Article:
Coronavirus: South Gloucestershire daughter on the 'psychological torture' of barely seeing care home mum

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A South Gloucestershire woman has described the past year as "psychological torture", having barely been able to see her mum who suffers with dementia in a care home.

Jane Smith, who lives in Thornbury, spoke to ITV West Country exactly one year on from the start of England's first coronavirus lockdown.

Her mum, 94-year-old Rita, has been in a local care home for almost three years. One of those years, Jane said, has been spent having only limited contact with her loved-ones.

"I wake up sobbing in the middle of the night. I'm having the most intense nightmares. I'm looking for something to help mum and I can't find it," Jane said.

"That's my biggest fear. That she'll die without us spending quality time together, without her knowing how much I love her, and without me making her happy."

When Boris Johnson introduced the first coronavirus lockdown, thousands of family members were unable to visit their loved ones in care homes for months.

Then after tens of thousands of Covid deaths, the Government's handling of the pandemic in care settings became the subject of an ongoing ITV News investigation.

From 8 March, some residents in England were able to start seeing a nominated friend or relative face-to-face.

But visitors must be tested, wear full personal protective equipment (PPE) and must keep physical contact to a minimum.

Handholding is allowed but hugs and kisses are not, according to the official guidance.

Rita has been in the care home for almost three years. Credit: Family picture

Jane is now allowed to see her mum for an hour, once a week. But she said the past twelve months have already had a detrimental impact on her mum's health.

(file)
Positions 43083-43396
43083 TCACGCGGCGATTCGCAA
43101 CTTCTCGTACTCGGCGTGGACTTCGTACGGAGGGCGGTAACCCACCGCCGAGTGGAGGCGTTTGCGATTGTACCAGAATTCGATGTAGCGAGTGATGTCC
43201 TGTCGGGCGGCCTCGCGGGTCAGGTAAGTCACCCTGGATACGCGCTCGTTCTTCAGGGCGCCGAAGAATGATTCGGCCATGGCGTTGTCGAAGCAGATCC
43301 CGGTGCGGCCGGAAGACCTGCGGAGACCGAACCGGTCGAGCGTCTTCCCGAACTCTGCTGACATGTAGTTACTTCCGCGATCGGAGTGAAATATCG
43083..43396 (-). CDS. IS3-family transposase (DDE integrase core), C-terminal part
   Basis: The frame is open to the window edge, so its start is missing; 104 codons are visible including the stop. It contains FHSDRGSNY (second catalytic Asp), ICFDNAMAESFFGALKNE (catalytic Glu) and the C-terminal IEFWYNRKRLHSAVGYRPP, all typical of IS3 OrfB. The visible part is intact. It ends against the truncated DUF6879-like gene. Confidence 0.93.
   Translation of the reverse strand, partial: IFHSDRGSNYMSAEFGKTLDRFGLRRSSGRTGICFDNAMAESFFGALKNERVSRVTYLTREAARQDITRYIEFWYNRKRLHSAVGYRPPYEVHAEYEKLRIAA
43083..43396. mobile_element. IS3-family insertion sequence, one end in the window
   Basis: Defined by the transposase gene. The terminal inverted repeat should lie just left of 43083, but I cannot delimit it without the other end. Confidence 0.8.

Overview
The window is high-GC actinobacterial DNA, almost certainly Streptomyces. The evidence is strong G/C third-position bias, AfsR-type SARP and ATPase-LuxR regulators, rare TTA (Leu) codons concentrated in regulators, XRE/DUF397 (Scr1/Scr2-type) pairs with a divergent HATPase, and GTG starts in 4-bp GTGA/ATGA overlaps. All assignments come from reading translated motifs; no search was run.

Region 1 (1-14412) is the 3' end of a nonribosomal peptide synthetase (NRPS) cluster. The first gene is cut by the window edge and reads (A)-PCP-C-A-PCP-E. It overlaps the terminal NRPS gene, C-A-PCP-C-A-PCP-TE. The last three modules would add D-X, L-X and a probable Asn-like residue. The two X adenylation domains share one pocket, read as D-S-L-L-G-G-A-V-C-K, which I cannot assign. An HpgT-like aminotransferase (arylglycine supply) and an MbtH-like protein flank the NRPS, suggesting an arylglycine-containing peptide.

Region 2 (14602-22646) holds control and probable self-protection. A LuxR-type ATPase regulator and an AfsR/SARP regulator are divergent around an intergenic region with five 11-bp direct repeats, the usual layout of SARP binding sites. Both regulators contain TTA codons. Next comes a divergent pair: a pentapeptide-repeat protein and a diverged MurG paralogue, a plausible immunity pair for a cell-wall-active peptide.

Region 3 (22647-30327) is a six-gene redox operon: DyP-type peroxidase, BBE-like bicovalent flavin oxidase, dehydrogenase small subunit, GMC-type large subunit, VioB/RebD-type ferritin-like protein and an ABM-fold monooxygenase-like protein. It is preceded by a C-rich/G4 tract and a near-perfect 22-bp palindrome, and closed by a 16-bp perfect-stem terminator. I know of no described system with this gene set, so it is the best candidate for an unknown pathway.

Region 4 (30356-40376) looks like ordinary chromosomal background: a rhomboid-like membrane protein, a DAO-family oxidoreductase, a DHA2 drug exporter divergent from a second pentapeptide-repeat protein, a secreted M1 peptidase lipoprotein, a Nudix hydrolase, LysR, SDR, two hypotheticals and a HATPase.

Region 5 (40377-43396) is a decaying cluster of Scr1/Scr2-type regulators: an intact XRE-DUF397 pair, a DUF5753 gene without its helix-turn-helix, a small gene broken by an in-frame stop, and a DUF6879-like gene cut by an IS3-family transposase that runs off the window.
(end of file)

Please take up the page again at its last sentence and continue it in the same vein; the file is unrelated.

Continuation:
"It is heartbreaking. To see my mum sobbing and I can't help her. This isn't just a one off. She is doing this two or three times every few weeks. And she looked after me when I was young, and I want to look after her," Jane said.

"All of us in this situation just want to do the best for our loved ones and see them, and hug them. Because touch is so important. Especially in dementia.

"Before March I would sit with her and I'd stroke her cheek, I'd hold her hands, and we'd watch repeat episodes of NCIS. We watched the same episode, and I'd say 'go on, open your lovely eyes Mum so I can see them', and touch is everything to somebody who is very locked into themselves."

People across the country marked the one-year anniversary of lockdown with a minute's silence to remember the 126,000 plus victims of the pandemic.

In the West Country commemorations took place at Gloucester Cathedral and Bristol Royal Infirmary to pay tribute to those who lost their lives with Covid-19.

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